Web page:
Secondly, Cooks Illustrated does not have any advertising, it’s entirely content driven, and what that means is that Kimball’s interests are completely aligned with that of his readers. His is the only publication that I know of that actually has a “not recommended” category for product reviews, and they don’t hesitate on recommending products that are cheap grocery store staples if in fact they are the best ingredients based on taste.

Mike is right to point out that Kimball comes across as a petulant snob with nothing but disdain for food blogs and websites, but Mike fails to acknowledge the broader point that Kimball is making, which isn’t just about defining your brand, that the internet has devalued authority. This is a point I think we can all agree is an issue to be resolved (the measurement of authority).

Where we end up is at an interesting intersection triangulated at by both pieces, which is that the internet has not destroyed traditional publishing but rather exposes the vacuous nature of many established publishing brands. This leveling of the playing field has followed the path that many technology dependent industries have followed, which is that distribution and gatekeeping is increasingly not the dynamic that your business relies on but rather the ability to engage and sustain a valuable audience. Given Kimball’s resume and actual experience in building Cook’s Illustrated, I think he is exceptionally well qualified to opine on the state of affairs but like Mike I would appreciate a little more humility in the process.

Lastly, this is a very interesting discussion because with newspapers dead set on charging for online content we are going to see in realtime what the relationship between newspapers and readers really is.

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Artists I Like: William Hunter

I have often featured artists who work with wood, people who know me understand my appreciation for this. The ability to work in 3 dimensions with a material that can’t be stretched, smudged, or repaired easily is a skill that few people truly excel at and wood is a marvelous material that never ceases to amaze me with it’s figure, depth of color, translucence, and array of visible textures. Wood, along with snowflakes, is the original “no two are alike” material.

There is also something primordial about art that centers on the vessel form. The earliest human artifacts found to date are vessels, often featuring decorations of some form and I never grow weary of vessels, whether pottery, wood, or glass. Though the days of relying on them for function is long past, I can still admire these pieces for the effort required to create them.

William Hunter is a Palos Verdes based artist who is exceptional in skill, a resume stretching back 25 years featuring numerous gallery and museum exhibitions.


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The Things You Learn About People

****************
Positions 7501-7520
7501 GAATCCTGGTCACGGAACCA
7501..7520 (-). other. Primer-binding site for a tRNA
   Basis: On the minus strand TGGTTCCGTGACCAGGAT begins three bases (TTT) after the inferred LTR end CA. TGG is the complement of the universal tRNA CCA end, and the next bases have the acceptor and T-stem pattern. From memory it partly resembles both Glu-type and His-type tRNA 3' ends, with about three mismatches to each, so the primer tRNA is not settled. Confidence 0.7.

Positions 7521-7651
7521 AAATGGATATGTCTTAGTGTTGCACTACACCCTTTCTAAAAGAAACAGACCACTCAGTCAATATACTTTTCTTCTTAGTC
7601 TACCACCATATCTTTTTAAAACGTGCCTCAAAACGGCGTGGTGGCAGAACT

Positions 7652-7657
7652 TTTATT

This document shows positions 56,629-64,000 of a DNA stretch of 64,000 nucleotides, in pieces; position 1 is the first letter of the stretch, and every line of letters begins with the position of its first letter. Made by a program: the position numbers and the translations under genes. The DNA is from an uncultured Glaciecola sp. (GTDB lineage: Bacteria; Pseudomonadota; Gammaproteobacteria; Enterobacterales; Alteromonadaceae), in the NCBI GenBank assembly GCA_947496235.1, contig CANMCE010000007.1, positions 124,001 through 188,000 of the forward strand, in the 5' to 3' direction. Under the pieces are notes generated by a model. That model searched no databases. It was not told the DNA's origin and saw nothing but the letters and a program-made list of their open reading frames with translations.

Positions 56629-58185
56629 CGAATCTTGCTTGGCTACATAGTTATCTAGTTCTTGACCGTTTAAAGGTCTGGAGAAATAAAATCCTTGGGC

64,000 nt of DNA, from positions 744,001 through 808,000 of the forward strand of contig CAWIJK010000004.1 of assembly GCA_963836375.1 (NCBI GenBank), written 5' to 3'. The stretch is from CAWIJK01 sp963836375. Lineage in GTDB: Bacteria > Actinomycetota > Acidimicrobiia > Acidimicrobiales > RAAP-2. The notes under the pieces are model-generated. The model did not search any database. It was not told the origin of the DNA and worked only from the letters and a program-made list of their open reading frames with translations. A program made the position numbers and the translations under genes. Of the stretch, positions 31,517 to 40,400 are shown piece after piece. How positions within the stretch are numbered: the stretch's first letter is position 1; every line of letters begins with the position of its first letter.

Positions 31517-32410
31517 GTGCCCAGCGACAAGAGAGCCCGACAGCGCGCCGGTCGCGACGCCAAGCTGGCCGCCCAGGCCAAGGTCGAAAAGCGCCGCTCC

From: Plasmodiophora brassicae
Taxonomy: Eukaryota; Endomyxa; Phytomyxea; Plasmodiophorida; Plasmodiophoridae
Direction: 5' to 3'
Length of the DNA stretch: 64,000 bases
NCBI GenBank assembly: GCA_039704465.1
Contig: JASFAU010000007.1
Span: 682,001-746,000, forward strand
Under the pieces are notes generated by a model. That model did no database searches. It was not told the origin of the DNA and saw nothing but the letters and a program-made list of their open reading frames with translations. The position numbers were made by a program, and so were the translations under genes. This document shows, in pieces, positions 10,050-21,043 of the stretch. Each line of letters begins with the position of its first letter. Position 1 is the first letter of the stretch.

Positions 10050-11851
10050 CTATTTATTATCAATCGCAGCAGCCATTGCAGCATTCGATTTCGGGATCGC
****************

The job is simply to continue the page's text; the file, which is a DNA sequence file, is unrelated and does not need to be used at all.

Every friday I ride my motorcycle over to the coast, stopping in at a local bar for much needed refreshments along the way. Over the years I have gotten to know the locals and have bonded with one fellow in particular.

I knew that my friend is a veteran and yesterday he revealed that he was in the Marine Corps for 5 years. Here’s how that conversation went:

Me: “so where were you based?”

Him: “I did basic in San Diego and moved around, eventually spending 2 years in Washington D.C.”

Me: “DC huh, what did you do there?”

Him: “I was attached to the White House detail.”

Me: “Really… that’s pretty damn interesting. So you were one of the Marines in full dress blues standing guard at the White House and at Marine One and Air Force One?”

Him: “yeah, pretty much… it’s surprising how well you get to know the President when you do that for a couple of years.”

Over the course of our conversation I learned that he lives in a large yurt on 40 acres of land and has camels, alpacas, goats (miniature fainting goats no less), sheep, about 40 chickens and a contingent of very large turkeys.

For the rest of my ride I could not help but be reminded that you can learn fascinating details about people when you simply talk to them. For all of the technical gizmos that our industry takes great pride in, nothing can replace the texture of real face to face interactions, what Stowe Boyd aptly calls the meatspace.

Darth Vader spoke volumes when he opineddon’t be too proud of this technological terror you’ve constructed; the ability to destroy a planet is insignificant next to the power of the Force.

If SAP Built an Electric Car

You gotta admire people who have a sense of humor about what their company does:

  • You need to buy a minimum of 5 cars in licence
  • You need at least 1/2 year to adapt your street, garage and parking space to use your SAP ECar
  • But you can run it on bicycle tires, train tracks and hula hoop-rings
  • The door handles are on the underside of the car
  • The steering wheel makes 20 clicking sounds when you turn it, because all 4 tires – including the spare tire – send back multiple messages
  • You can see your whole driving record, but not the current street that you drive, because of missing authorizations
  • The repair contract was just incrased from 17% to 22% fee, though simple repairs take 2 weeks; but they are available 24/7
  • The driver’s seat has 250 switches and controls, but because of a bug that will be fixed with SP7 (release date still unknown), the back of the seat is stuck in complete forward position
  • The gauge is configurable in km/h, miles/h, steps per seconds, wing bats per millisecond and WARP
  • The exchange of the battery can only be done with external consultants, but they are already fully booked for the next 12 months. As workaround you receive a 10 miles long power cord
  • The engine is scaled for a Jumbo and has only two settings: Off and Full Throttle
  • The brakes react only after 7 seconds because of authorization checks
  • But you can scale passengers indefinitely by clustering multiple cars
  • The speed is displayed as ABAP-report
  • The manual comes as a Powerpoint slide deck

H/T to Jim Fisher at Gaspar Partners for sending me the link… he found it on Marc Benioff’s Facebook profile.


Check out this really cool looking mushroom that I discovered growing in my garden today. Can anyone offer some guidance on what kind of mushroom it is?